The first case of Nipah virus was reported in 1998-99 in Malaysia and Singapore. The name Nipah originates from a village in Malaysia, where a person first died due to a virus infection. In the first outbreak, a person came in contact with a domesticated pig and became infected. A total of 300 people were infected and more than 100 died. More than a million pigs died to prevent infection.

    Although the number of Nipah virus has been low in Malaysia and Singapore since then, there have been cases of Nipah virus infection in India and Bangladesh. The virus spread in Bangladesh in 2001, 2003, 2004, 2005, 2007, 2008, 2010 and 2011. In India, Nipah virus infection is limited to West Bengal and Kerala.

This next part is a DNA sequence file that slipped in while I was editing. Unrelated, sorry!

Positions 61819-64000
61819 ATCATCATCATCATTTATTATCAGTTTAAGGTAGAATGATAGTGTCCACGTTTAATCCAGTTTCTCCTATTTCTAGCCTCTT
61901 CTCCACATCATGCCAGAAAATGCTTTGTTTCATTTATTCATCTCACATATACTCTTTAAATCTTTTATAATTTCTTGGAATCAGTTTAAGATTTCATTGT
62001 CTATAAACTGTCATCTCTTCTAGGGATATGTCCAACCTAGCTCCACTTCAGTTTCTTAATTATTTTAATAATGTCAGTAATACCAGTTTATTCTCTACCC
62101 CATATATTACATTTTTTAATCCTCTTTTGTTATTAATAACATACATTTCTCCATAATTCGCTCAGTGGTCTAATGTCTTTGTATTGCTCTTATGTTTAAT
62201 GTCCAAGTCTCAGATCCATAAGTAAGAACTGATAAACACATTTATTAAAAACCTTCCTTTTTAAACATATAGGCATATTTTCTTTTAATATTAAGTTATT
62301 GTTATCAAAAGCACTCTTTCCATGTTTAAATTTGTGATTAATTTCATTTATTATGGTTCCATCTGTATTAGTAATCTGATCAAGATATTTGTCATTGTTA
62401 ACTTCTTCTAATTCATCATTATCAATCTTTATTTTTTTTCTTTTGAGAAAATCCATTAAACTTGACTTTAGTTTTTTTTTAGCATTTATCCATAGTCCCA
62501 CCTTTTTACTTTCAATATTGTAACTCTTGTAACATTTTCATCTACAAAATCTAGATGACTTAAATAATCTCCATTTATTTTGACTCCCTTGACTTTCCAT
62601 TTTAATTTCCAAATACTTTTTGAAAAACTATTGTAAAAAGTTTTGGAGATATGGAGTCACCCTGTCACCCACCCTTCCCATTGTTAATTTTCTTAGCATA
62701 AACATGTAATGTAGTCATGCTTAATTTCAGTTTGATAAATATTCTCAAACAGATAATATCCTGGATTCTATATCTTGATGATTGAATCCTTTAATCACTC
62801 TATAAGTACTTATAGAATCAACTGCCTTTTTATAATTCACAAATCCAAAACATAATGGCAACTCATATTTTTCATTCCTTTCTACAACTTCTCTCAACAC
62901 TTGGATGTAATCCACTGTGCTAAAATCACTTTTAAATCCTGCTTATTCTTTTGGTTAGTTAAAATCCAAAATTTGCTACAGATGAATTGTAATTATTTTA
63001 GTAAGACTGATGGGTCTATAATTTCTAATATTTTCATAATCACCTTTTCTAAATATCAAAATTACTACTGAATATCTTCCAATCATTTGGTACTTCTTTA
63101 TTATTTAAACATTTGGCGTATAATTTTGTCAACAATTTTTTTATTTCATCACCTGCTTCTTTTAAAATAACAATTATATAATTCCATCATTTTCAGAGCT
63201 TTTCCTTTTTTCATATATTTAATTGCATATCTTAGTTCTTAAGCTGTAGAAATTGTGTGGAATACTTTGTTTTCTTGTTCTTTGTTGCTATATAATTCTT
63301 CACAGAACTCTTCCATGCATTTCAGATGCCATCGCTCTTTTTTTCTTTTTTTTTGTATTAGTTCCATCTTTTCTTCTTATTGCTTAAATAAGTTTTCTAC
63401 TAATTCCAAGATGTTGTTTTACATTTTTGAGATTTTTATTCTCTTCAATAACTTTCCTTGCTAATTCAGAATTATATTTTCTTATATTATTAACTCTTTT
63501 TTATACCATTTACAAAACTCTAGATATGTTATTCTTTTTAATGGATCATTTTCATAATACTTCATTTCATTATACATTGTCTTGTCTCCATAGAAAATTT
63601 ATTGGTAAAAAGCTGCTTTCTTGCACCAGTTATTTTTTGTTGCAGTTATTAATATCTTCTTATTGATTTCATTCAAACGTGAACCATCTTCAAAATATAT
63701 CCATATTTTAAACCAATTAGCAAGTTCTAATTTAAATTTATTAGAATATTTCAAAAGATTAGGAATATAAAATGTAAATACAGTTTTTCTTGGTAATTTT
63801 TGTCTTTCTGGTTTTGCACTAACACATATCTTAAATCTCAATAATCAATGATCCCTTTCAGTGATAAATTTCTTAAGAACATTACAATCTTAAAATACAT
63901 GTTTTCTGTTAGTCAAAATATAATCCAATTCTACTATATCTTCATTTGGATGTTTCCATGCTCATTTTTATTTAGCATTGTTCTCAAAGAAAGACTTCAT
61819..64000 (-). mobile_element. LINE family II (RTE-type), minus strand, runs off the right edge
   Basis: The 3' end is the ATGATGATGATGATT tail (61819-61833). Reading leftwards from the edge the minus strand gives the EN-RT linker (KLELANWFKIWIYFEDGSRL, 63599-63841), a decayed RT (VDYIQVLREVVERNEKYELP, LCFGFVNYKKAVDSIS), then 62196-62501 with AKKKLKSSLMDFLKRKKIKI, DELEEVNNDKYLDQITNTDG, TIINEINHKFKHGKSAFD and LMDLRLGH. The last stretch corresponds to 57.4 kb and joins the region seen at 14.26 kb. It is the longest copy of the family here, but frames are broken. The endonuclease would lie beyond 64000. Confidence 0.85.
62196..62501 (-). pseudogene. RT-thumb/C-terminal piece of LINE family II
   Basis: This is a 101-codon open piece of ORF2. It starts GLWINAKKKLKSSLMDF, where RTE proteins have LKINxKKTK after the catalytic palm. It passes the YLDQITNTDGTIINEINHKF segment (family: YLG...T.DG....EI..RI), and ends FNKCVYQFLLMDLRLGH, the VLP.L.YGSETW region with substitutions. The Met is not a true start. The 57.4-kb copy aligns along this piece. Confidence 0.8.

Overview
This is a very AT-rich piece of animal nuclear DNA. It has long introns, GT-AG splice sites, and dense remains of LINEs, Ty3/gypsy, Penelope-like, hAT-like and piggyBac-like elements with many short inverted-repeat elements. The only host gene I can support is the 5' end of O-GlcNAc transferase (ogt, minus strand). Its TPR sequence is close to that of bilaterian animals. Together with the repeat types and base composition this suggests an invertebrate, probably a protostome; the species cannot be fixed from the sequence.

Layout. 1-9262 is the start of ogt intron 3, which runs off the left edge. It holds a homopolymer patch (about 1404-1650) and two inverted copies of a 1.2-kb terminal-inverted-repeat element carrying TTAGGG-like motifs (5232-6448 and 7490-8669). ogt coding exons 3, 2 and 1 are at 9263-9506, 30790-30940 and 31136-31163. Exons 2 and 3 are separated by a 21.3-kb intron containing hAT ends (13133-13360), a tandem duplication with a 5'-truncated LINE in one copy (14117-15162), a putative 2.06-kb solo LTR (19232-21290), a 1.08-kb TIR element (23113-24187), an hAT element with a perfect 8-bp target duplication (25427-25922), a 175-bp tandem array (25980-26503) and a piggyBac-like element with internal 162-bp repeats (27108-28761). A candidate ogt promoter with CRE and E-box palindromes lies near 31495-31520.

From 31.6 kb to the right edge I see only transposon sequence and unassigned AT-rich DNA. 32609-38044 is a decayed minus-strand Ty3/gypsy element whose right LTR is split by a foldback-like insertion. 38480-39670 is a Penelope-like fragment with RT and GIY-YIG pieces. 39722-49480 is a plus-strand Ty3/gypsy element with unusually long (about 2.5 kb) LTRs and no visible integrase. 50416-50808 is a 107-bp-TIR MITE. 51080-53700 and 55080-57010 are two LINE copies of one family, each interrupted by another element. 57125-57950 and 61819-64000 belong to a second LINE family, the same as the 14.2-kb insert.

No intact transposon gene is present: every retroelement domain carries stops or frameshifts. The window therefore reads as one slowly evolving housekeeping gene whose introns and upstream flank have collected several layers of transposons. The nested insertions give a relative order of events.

Nipah virus cases in India
    For the first time in India, Nipah virus infection was reported in January-February 2001 in Siliguri, West Bengal. A total of 66 cases have been registered. Although the death rate from the infection was very high, 3 out of four infected people died. In 2007, the virus re-emerged in India and infected 50 people in the Nadia district adjacent to Bangladesh. According to the Indian Express, 5 people have died due to Nipah infection.

    Nipah was recognized in India in May-June 2011, when 1 case of Nipah virus was reported in Kozhikode, Kerala, in which 1 17 people died. This included cases that could not be confirmed in lab tests.

    Symptoms of Nipah virus, and how dangerous it is